A disturbing first of its kind case involving a teen who urged her boyfriend to commit suicide via text messages has come to an end – but not without driving attention to the fact that every individual is indeed responsible for his or her words.
Michelle Carter, 20, was found guilty of involuntary manslaughter last month. This week, she was sentenced 2.5 years in prison, plus 5-years of probation.
In announcing her sentence, the Judge called Carter “reckless” for telling Conrad Roy III to get back in the truck she knew was a toxic environment.
Three years ago, 18-year-old Roy locked himself in his truck and died from carbon monoxide poisoning. Carter knew what he was doing and urged him to continue with his suicide.
When Roy got out of the truck, Carter told him to get back in.
In one message, she wrote, “You just need to do it, Conrad.”
Prior to his death, Roy had been texting with Carter about his thoughts of killing himself. Roy’s family knew he struggled with depression, but didn’t know about the texting between Roy and Carter. The couple only met two or three times in person.
Two months after his death, Carter sent text messages to a classmate – admitting that his suicide was her fault, and that she “could’ve stopped him.”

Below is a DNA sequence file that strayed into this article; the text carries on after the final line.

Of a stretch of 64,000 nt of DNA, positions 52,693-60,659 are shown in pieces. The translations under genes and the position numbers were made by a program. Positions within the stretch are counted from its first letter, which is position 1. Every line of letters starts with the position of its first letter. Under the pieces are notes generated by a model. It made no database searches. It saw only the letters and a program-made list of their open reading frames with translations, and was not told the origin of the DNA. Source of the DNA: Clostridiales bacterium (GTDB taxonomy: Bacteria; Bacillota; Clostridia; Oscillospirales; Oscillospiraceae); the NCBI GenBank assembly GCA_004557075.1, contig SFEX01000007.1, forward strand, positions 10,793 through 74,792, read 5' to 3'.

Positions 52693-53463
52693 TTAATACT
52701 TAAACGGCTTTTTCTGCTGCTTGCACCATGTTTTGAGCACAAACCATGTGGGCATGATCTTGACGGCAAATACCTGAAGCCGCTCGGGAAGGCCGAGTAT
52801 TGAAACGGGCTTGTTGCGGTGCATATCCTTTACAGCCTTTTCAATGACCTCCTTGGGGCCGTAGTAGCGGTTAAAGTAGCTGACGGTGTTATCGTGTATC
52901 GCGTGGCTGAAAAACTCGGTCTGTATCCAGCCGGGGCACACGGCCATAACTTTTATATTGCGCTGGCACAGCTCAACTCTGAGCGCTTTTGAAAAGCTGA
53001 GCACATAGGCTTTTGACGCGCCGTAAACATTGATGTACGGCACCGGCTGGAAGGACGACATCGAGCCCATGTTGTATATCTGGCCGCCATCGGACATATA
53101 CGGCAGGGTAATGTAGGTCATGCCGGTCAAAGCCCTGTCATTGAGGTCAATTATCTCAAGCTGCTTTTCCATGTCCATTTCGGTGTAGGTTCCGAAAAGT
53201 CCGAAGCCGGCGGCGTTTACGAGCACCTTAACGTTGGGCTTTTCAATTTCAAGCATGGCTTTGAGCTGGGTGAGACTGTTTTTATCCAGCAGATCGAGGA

According to First Amendment experts, this case is the first in which someone has been convicted of manslaughter for using his or her words.
Text Messages Count As Evidence
According to First Amendment attorney Lawrence Walters, speech cannot be criminalized expect when the speech itself is a crime, such as hate speech or solicitation.
However, with the rise of technology and social media, we’ve seen cases involving the freedom of speech become more complicated. This case has raised many questions regarding the role speech has in criminal convictions.
And as you’ve probably already concluded, one can be convicted of a crime for the words he or she chooses to use.
The case of Elonis v. United States is another one of those examples in which the remarks a man made on Facebook landed him nearly four years in prison.
You Are Responsible For Your Words
Increasingly, court cases are using social media to gather evidence, including text messages and email conversations. As criminal lawyer Brooke Winter said, “There is no such thing as a private conversation on social media.”
Before you make a remark that you regret, check your moral compass – first and foremost. And if you do meet a situation that stirs up emotions that might prompt you do act foolishly or regrettably, retain your composure. We have tips for doing just that in our post, Sent An Angry Email? Our Tips To Fix The Situation
Keep in mind that with your freedom of speech comes the responsibility of being a moral human being.